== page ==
The rise of computer technology has resulted in a revolutionary impact on how accounting is done. Bulky and manual general ledgers and journal books are a thing of the past. Computerized accounting has made the entire process much simpler and more error-free. An interesting side benefit is the fact that accountants have also changed. Their reputation as bean-counting introverts has diminished as people skills become more important than adding up columns of numbers.
Few things have been as revolutionized by technology as how accounting is done. In years past and even into the 1980s, the term “general ledger” referred to a rather large book that included one or more pages for each of the businesses accounts. For example, there would be at least one page each for cash, accounts receivable, accounts payable, owner’s equity, etc.
Journal entries were entered manually in a book that actually was called a journal. Each entry was then posted, or carried over, to the appropriate general ledger account. Accuracy in posting was very important, since a mistake (or improperly calculated number) could result in hours of recalculation. Searching for an accounting error could be like looking for a needle in a haystack.
Transferring the general ledger balances to the financial statements was also a tedious process. A large business might have 10 cash accounts, the sum total of which would show on the balance sheet under “cash.” Because of the manual nature of preparing financial statements, it was important to know which general ledger items carried over into which balance sheet and income statement accounts. Preparing tax returns was a similarly time-consuming and manual process.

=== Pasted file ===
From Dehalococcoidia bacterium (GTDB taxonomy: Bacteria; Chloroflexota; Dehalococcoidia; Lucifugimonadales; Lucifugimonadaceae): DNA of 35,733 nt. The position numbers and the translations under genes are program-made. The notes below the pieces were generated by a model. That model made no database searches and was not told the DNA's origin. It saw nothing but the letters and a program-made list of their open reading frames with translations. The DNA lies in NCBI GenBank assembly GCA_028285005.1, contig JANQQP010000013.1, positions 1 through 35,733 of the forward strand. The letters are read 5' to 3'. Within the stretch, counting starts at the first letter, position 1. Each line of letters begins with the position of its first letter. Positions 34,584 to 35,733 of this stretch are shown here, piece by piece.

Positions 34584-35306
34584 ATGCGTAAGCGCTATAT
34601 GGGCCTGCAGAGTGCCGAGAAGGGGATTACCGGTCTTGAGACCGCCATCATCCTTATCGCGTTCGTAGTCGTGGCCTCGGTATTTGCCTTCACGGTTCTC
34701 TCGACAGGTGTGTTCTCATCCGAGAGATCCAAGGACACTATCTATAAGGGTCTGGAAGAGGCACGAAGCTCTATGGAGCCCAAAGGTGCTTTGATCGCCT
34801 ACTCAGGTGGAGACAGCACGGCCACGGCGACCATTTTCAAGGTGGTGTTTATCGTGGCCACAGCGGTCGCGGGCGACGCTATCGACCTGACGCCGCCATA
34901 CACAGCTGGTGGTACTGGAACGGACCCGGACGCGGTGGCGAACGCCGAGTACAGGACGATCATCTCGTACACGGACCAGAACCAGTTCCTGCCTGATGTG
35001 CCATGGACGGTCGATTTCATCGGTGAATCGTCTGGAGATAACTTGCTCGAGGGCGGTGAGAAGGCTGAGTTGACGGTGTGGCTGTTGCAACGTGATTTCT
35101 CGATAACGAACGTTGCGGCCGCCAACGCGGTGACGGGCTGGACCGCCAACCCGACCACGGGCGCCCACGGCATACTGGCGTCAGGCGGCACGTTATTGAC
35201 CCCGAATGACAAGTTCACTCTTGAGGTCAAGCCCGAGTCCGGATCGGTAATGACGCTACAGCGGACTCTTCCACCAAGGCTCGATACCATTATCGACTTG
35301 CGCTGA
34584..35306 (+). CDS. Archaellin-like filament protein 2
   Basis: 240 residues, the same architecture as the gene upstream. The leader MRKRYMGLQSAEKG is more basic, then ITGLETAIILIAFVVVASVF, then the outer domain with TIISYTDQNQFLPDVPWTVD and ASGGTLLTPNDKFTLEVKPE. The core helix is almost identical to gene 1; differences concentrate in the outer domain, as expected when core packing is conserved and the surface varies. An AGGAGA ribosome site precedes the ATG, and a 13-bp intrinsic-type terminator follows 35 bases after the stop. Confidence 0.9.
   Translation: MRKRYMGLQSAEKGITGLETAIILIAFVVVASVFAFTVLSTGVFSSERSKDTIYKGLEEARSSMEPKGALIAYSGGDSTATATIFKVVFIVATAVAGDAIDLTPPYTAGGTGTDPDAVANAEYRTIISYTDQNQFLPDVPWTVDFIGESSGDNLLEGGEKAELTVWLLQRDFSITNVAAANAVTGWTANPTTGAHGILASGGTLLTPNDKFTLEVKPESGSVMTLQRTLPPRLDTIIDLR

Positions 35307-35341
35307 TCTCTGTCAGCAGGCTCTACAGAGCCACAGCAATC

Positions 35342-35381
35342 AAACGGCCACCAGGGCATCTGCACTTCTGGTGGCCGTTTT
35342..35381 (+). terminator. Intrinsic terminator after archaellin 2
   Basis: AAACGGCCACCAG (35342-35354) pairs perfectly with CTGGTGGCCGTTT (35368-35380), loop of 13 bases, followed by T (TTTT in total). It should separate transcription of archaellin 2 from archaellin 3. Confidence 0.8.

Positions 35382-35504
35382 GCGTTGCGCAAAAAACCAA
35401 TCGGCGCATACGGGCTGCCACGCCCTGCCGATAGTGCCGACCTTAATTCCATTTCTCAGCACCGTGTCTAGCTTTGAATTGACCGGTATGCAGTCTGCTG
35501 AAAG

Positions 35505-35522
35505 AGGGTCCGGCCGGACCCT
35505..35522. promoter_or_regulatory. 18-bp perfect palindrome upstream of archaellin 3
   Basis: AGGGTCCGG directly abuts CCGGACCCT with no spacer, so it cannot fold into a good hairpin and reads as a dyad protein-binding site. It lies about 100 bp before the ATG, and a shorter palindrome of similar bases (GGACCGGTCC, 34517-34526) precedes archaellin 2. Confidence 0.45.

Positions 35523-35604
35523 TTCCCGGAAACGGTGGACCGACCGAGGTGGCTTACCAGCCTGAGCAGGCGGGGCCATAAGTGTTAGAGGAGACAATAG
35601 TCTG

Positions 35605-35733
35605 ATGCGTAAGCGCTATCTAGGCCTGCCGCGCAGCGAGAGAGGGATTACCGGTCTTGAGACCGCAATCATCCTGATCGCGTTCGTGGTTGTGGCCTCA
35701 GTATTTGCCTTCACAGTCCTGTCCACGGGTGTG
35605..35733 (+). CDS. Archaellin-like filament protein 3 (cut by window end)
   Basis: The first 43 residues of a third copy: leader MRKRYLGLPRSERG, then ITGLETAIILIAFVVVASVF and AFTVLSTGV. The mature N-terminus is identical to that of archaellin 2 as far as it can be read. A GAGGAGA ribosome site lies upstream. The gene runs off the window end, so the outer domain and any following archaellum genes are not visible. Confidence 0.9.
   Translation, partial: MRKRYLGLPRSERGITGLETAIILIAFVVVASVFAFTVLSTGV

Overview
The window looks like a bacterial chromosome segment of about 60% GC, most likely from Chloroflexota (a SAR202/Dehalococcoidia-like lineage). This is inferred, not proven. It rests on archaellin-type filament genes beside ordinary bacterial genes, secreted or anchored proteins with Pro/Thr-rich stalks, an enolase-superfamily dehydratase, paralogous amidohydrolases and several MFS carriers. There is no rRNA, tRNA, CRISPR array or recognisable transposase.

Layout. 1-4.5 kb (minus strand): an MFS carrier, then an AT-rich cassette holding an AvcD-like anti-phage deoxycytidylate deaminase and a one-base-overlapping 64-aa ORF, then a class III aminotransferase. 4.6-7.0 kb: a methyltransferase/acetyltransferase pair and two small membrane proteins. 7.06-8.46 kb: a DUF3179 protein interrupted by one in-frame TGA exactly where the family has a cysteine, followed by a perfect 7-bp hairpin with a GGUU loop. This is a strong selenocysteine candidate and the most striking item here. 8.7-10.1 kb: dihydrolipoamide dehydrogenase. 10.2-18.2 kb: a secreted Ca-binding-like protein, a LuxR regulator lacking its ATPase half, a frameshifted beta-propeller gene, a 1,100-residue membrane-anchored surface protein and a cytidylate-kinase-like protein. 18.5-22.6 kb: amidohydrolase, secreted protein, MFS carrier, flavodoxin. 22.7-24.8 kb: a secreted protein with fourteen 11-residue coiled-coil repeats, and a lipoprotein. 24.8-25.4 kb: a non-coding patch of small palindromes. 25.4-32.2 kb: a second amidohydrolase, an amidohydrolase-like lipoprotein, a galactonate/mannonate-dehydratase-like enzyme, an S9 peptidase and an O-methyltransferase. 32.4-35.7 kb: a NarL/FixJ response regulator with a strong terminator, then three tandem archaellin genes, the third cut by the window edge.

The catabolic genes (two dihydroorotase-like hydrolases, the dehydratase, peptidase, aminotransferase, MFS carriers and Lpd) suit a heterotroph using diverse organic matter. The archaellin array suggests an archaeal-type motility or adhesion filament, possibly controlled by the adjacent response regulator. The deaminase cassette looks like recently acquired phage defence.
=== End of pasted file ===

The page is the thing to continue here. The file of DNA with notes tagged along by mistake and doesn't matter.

Much of the tedium left how accounting is done when accounting software came onto the scene. The change didn’t happen overnight, since the first wave of accounting software left much to be desired. But help was definitely on the way in terms of making how accounting is done a much easier process.
Software programs such as QuickBooks made the days of hand-balancing a general ledger a thing of the past. Journal entries could be entered into accounting software, which required offsetting debits and credits for each journal entry. As a result, it became much more difficult to throw a QuickBooks (or other computerized) general ledger out of balance.
The process of financial statement preparation also became increasingly computerized. Accountants no longer had to painstakingly carry each balance into the financial statements and then have them typed up by an expert typist. Instead, QuickBooks and other software solutions printed statements out with increasing efficiency and speed. Payroll, payroll tax preparation, year-end tax return preparation and W-2 processing all became increasingly computerized.
Technological changes that revolutionized how accounting is done had a similarly revolutionary on accountants in general. Accountants used to have a reputation as introverts with thick glasses who loved to sit in a corner and add up columns of numbers. QuickBooks and its competitors automate the calculations, however, giving accountants more time to spend on interpreting data and implementing it to make smart financial decisions. Although the books still need to be kept, accounting software enables accountants to focus more attention on consulting and managerial advice than on adding up columns of numbers. People skills are now more important to the accounting profession than ever before, all because computerized accounting programs have changed how accounting is done.
- Accounting Principles; Philip E. Fess, Carl S. Warren, James M. Reeve; 1993
Cari Haus has authored or co-authored a score of books on topics ranging from business and health to parenting, faith, and life. After earning a B.B.A. from Andrews University in 1982, Haus became a C.P.A. in 1985. Lately she has been writing business articles for the newsletter Real Estate Advisor.